ABS causes of death collection, QS
Identifying and definitional attributes
|Metadata item type:||Quality Statement|
|Registration status:||Health, Standard 08/06/2011|
|Data sources linked to this Quality statement:|
This collection is conducted under the Census and Statistics Act 1905. For information on the institutional environment of the ABS, including the legislative obligations of the ABS, financing and governance arrangements, and mechanisms for scrutiny of ABS operations, see ABS Institutional Environment.
Death records are provided electronically to the ABS by individual Registrars and the National Coroners Information System on a monthly basis for compilation into aggregate statistics on an annual basis. One dimension of timeliness in causes of death registrations data is the interval between the occurrence and registration of a death. As a result, a small number of deaths occurring in one year are not registered until the following year or later.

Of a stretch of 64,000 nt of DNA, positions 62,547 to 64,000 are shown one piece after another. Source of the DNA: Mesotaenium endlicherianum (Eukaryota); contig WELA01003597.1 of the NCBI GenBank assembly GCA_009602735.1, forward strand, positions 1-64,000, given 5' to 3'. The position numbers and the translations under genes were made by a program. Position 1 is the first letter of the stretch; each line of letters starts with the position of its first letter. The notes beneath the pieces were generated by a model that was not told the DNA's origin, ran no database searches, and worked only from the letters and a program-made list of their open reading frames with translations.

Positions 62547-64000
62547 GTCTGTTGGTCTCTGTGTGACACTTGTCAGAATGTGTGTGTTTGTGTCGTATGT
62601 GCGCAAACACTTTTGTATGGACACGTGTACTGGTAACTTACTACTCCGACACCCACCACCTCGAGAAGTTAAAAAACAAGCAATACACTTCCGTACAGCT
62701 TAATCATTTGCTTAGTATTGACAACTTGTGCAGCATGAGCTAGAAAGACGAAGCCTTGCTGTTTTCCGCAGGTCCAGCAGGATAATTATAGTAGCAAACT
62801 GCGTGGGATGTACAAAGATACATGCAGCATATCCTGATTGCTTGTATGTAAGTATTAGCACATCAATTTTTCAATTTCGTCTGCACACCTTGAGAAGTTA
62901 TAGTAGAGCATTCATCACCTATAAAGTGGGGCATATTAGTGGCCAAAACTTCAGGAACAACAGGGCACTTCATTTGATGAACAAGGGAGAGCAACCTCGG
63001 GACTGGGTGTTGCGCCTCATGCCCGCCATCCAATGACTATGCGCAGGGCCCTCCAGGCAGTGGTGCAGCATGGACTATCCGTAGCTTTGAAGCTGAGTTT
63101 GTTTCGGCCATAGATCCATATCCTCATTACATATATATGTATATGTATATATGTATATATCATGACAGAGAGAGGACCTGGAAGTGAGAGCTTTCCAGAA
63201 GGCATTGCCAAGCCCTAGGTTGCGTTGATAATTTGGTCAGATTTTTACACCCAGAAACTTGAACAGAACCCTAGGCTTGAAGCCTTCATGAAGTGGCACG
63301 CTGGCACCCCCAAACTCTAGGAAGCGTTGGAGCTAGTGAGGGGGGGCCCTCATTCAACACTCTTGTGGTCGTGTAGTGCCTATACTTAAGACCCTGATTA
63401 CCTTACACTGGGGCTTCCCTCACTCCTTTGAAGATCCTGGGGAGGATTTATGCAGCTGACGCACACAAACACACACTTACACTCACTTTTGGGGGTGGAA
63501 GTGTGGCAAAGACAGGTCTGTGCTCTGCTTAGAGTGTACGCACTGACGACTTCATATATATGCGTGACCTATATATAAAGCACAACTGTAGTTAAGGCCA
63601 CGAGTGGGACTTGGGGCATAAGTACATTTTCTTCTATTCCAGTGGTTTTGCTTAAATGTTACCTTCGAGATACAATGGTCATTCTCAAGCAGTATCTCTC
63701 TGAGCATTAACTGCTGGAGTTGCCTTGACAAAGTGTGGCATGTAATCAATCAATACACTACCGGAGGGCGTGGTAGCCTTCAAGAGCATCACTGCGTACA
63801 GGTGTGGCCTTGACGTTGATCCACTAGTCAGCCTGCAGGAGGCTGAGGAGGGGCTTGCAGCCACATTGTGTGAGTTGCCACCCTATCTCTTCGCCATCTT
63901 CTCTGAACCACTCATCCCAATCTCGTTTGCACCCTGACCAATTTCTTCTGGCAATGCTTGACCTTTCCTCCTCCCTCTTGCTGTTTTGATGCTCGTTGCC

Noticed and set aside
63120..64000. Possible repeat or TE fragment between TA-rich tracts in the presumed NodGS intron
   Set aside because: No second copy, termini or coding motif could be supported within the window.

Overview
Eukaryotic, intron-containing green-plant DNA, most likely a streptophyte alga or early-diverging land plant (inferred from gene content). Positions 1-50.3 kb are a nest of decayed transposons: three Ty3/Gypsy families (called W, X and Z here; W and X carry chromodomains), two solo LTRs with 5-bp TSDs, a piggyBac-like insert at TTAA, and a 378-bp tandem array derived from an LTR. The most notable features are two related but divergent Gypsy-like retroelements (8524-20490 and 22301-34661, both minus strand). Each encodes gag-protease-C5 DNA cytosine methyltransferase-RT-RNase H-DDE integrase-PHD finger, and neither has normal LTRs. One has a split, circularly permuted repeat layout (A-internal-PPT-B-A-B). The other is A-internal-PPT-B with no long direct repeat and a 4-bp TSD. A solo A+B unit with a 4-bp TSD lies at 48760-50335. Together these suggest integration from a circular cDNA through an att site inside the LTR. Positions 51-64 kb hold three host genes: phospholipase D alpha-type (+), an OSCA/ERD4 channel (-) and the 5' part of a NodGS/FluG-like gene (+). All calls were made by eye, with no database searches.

Causes of death data are available in a variety of formats on the ABS website under the 3303.0 product family. Further information on deaths and mortality may be available on request. The ABS observes strict confidentiality protocols as required by the Census and Statistics Act (1905). This may restrict access to data at a very detailed level.